Fed Survey Shows Rise in Labor Market, Wage Expectations
NEW YORK – A survey by the Federal Reserve Bank of New York shows improved expectations for the labor market, as well as an increase in the the lowest wage at which jobseekers would accept a new position.
In its July Labor Market Survey, the New York Fed found that fewer people expected to lose their jobs compared to a year ago – 2.5% compared to 3.7% in July 2020 – and that more workers expected to receive at least one job offer – 21.6% versus 18.5% in July 2020.
Also rising were the average expected annual salary of job offers, which increased to $57,207 from $54,646, and the reservation wage – the lowest wage that respondents would accept for a new job – to $68,954 from $64,226.
The year-over-year increase in reservation wage was most pronounced in workers 45 and older and those without a college degree.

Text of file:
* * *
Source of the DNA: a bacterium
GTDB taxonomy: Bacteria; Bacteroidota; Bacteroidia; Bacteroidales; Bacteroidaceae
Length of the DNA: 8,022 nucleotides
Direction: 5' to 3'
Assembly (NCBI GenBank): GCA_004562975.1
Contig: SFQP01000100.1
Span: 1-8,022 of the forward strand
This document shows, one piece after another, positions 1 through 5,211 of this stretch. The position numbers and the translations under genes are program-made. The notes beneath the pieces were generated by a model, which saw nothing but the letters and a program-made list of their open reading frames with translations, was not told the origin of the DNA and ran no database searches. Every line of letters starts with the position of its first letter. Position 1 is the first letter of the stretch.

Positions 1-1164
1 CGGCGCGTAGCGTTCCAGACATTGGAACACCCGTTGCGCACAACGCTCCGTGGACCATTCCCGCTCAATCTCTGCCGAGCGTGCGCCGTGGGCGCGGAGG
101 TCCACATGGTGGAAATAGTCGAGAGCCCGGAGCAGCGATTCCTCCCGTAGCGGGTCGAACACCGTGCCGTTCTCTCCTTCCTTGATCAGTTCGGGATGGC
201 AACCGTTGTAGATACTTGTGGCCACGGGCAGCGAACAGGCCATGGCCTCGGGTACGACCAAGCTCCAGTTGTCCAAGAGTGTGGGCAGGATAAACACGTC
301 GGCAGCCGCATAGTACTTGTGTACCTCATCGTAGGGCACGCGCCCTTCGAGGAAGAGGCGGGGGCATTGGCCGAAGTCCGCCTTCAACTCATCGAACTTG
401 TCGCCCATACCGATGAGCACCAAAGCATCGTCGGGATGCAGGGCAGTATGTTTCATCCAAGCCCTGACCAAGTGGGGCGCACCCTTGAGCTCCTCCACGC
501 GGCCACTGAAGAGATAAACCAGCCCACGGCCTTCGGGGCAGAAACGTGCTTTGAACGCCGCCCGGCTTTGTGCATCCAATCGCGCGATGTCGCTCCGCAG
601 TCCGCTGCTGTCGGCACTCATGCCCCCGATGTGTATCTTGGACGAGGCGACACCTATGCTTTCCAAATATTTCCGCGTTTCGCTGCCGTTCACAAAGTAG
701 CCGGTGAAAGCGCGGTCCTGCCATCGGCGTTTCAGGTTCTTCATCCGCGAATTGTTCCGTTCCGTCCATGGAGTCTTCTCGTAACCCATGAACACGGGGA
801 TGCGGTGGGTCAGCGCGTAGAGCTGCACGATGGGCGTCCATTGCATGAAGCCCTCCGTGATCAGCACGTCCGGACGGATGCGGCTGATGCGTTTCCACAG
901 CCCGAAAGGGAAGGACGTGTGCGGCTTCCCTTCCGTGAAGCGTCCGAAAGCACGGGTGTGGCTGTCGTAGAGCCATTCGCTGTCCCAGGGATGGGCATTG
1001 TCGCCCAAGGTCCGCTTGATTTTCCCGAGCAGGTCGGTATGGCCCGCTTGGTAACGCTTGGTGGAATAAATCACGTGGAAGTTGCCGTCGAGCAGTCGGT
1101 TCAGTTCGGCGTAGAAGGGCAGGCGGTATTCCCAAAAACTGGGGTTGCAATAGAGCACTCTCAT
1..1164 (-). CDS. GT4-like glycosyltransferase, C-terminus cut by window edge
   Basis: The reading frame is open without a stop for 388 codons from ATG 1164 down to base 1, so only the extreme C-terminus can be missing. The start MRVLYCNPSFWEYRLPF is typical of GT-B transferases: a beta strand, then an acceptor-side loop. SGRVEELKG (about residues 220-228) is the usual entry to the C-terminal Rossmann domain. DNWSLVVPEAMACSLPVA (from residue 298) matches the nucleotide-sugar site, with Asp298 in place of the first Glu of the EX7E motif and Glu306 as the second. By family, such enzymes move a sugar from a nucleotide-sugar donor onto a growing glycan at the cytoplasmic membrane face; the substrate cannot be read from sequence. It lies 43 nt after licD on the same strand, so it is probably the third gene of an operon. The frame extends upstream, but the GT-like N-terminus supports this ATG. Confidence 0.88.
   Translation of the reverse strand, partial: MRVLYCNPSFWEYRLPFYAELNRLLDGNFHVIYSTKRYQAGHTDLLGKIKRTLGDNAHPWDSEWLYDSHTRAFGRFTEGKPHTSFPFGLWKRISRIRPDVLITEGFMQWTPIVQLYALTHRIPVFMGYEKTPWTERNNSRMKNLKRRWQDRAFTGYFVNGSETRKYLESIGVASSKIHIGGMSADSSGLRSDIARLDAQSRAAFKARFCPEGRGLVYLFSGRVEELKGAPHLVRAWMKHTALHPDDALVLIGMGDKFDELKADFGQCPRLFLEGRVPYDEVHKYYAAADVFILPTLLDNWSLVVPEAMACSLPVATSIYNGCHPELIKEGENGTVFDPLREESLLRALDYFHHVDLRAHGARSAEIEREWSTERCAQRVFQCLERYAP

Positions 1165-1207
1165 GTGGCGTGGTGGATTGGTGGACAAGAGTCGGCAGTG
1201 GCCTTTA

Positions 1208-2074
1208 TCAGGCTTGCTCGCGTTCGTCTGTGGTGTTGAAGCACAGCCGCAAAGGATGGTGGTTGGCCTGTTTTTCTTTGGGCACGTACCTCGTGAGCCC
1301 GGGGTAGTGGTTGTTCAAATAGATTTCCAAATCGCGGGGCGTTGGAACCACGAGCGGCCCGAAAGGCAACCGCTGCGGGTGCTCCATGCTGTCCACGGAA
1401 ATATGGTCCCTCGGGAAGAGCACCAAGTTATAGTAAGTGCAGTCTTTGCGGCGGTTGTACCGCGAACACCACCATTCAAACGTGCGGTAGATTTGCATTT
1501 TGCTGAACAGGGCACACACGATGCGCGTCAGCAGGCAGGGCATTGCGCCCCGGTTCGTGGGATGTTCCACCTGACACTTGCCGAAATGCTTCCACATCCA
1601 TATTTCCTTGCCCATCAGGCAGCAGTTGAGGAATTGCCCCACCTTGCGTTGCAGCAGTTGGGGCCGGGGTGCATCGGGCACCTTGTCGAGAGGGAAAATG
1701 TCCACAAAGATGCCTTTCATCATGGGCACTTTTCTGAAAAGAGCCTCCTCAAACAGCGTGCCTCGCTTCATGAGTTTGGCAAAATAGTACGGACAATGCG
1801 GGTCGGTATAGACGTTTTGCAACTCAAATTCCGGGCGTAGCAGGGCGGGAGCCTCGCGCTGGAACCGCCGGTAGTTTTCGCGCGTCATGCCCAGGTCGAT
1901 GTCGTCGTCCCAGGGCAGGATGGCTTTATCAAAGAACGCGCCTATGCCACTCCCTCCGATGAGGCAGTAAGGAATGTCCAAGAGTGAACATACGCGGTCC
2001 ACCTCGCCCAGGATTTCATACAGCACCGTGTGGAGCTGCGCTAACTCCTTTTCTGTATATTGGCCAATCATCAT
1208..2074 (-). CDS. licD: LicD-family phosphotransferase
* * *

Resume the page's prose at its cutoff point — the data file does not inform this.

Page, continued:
Among survey respondents who were employed in the second quarter of 2021, 91.8% were still employed by the end of July, up from 84.5% last year.
“This increase was due to a decline in transitions into unemployment to 0.4% from 10.5% in July 2020. The decline in transitions into unemployment was broad-based across age, education, and income groups,” the survey summary released by the New York Fed said. “Employer-to-employer transitions, on the other hand, increased to 5.9% from 4.4% in July 2020. This increase was most pronounced for those with household incomes less than $60,000.”
More workers also reported looking for a job in the second quarter – 24%, compared to 19.6% last year – and more received job offers, rising to 18.7% from 13.5% in July 2020.
However, satisfaction with wages, nonwage benefits and promotion opportunities all decreased between July 2020 and July 2021, falling to 58.2%, 62.6% and 46.5%, respectively.
The Labor Market Survey is conducted as part of the New York Fed’s Survey of Consumer Expectations. Every four months, roughly 1,000 participants are asked about their current or most recent jobs, including job transitions, search efforts and outcomes such as job offers and wages. Those who are currently employed are also asked about their satisfaction with wages, benefits and opportunities for advancement.
The full results of the July Labor Market Survey is available HERE.
Copyright 2022 The Business Journal, Youngstown, Ohio.